3 Square Meals (+ Dessert) is one of my favorite themes at The Kitchn, but I am equally excited about this next month that's guaranteed to be packed with tips and recipes for warm weather entertaining. This week we are focusing on appetizers, but there's Easter to look forward to, as well. I figure I'd pack a double whammy: quiche is the quintessential spring dish, whether served as a nibble before the main event or as the shining star of a casual brunch.
Yesterday we showed you how to make a foolproof quiche, and I wanted to take it one step beyond and show you my favorite way to make quiche even better for a party. A few months back I spied a show stopper recipe in Martha Stewart for a quiche baked, in of all things, a sheet pan. I couldn't get the fabulous idea out of my head and just knew it would be perfect for all of my upcoming entertaining. I made some pretty drastic changes to the original recipe, but what came about is definitely worthy of feeding a discerning crowd.
Instead of a traditional roll-out pastry dough (which I've been known to butcher a time or two) I attempted a quick and easy shortbread crust, minus the sugar. It's so simple in fact, that all you have to do is pat it directly into the pan. Hallelujah! I was nervous of the outcome at first, but it in the end it worked like a charm, yielding flaky goodness almost as light as air.
I wanted to use produce in the filling that really showcases the season; I can't think of two better examples of spring in the South than sweet Vidalia onions and salty country ham. For the custard, I tripled (!!) my favorite tart recipe. It includes a tip I learned from Thomas Keller: the batter gets a whirl in the blender to create lots and lots of bubbles, which help suspend the filling ingredients instead of letting them sink to the bottom. Oh, he's a clever one, that man.
I'm excited to say that everything came together to create a sublime quiche—a beyond buttery crust, a creamy custard, and flavor bursts of onion and ham. It definitely feeds a crowd, so make sure you have some hungry mouths to feed.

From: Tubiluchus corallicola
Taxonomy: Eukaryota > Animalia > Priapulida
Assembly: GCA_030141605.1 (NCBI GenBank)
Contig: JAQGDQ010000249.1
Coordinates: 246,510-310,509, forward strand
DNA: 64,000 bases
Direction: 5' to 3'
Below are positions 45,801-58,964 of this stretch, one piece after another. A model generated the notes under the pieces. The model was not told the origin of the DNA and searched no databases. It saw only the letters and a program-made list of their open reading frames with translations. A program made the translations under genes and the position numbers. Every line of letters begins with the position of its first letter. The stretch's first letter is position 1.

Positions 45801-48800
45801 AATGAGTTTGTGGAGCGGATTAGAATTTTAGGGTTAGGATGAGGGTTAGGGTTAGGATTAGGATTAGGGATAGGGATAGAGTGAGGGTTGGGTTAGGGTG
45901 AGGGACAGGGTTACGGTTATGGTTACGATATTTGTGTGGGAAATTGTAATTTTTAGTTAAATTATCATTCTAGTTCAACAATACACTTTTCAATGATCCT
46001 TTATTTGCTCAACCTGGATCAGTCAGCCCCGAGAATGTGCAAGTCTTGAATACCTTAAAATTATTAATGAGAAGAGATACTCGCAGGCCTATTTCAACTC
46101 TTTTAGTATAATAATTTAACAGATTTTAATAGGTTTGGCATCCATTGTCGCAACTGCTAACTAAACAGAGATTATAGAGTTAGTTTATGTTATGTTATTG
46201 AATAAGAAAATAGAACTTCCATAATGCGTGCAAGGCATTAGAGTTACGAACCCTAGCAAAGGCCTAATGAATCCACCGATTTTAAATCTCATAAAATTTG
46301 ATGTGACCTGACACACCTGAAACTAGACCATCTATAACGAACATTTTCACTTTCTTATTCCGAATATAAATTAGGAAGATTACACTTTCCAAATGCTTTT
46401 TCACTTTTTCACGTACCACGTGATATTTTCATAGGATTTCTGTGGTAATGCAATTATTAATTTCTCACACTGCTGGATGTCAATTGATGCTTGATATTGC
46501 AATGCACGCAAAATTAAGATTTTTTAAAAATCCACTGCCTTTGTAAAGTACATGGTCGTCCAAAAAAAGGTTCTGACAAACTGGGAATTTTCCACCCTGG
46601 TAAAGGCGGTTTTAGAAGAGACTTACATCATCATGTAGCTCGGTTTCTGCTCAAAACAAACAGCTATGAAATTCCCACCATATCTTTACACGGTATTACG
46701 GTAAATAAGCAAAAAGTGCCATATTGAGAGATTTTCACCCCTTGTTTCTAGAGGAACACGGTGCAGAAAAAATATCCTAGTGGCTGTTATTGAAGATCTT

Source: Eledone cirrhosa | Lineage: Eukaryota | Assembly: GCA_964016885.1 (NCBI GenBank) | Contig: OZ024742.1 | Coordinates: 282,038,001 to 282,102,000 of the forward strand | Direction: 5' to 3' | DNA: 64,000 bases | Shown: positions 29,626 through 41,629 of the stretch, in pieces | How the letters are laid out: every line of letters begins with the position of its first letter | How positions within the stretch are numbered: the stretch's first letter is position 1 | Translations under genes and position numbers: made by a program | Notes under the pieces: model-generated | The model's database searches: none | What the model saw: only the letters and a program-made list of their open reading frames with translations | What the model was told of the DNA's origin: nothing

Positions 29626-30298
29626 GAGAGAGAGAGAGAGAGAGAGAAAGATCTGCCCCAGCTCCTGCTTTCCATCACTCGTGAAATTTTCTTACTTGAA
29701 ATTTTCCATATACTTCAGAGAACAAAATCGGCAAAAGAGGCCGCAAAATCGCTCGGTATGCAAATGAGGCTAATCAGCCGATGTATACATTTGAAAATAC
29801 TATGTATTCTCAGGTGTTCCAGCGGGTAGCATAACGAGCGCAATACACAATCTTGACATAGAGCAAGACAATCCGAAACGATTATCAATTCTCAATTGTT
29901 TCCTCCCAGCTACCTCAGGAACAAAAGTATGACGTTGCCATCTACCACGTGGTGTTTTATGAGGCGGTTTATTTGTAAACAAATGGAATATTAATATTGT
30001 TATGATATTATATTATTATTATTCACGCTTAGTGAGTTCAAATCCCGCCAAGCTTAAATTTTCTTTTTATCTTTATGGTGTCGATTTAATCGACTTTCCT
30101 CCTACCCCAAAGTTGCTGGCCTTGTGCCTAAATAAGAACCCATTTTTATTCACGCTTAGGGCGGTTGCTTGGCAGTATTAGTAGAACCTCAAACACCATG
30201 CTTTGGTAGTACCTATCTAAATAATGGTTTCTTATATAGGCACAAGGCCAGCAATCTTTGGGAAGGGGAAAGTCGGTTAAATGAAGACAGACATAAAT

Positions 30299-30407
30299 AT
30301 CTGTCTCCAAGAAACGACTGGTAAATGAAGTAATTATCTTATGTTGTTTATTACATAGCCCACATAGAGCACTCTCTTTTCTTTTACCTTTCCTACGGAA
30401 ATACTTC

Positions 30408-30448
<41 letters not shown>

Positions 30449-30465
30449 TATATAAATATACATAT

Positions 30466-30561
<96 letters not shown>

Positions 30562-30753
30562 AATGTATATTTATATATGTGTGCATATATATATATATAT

Country Ham and Onion Quiche
For the crust 2 1/2 cups all-purpose flour 1/2 cup grated Parmesan 1 1/2 cups (2 1/2 sticks) cold, unsalted butter, cut into cubes 1 teaspoon salt Pinch cayenne pepper
For the filling Olive oil, to taste 1 cup chopped sweet onion, preferably Vidalia (about 1 large) 1 cup chopped country ham (or cooked bacon or pancetta) 1 cup grated Gruyere cheese 2 cups heavy cream 1 cup whole milk 8 large eggs 1 tablespoon kosher salt White pepper, to taste
Preheat oven to 350°F.
For the crust, add the flour, Parmesan, butter, salt, and cayenne to the bowl of a food processor fitted with the S-blade. Pulse until the mixture just starts to resemble coarse cornmeal; there should still be some visible pieces of butter. Gently pat the mixture evenly into the bottom (but not up the sides) of a 12-inch x 18-inch half sheet pan. Refrigerate for 30 minutes, then bake until pale golden in color, about 20 minutes. Remove from the oven and allow to cool while making the filling.
For the filling, heat a tablespoon or two of olive oil in a saute pan over medium heat. Add the onions and cook until translucent and tender, about 6 to 8 minutes. Sprinkle the onions, ham, and Gruyere evenly over the baked crust.
Add cream, milk, eggs, salt, and pepper in a blender and mix until frothy. Remove and discard any foam from the top. Pour the custard evenly over the onion-ham-cheese mixture, directly into the crust.
Bake the quiche until the custard is set, about 33 to 38 minutes. Remove from the oven and allow it to cool for a minimum of 15 minutes, or wait to serve at room temperature (Thomas Keller serves his chilled). Cut into 12 large rectangles or small squares; serve with a dollop of sour cream and garnish with sprig of Italian parsley for color.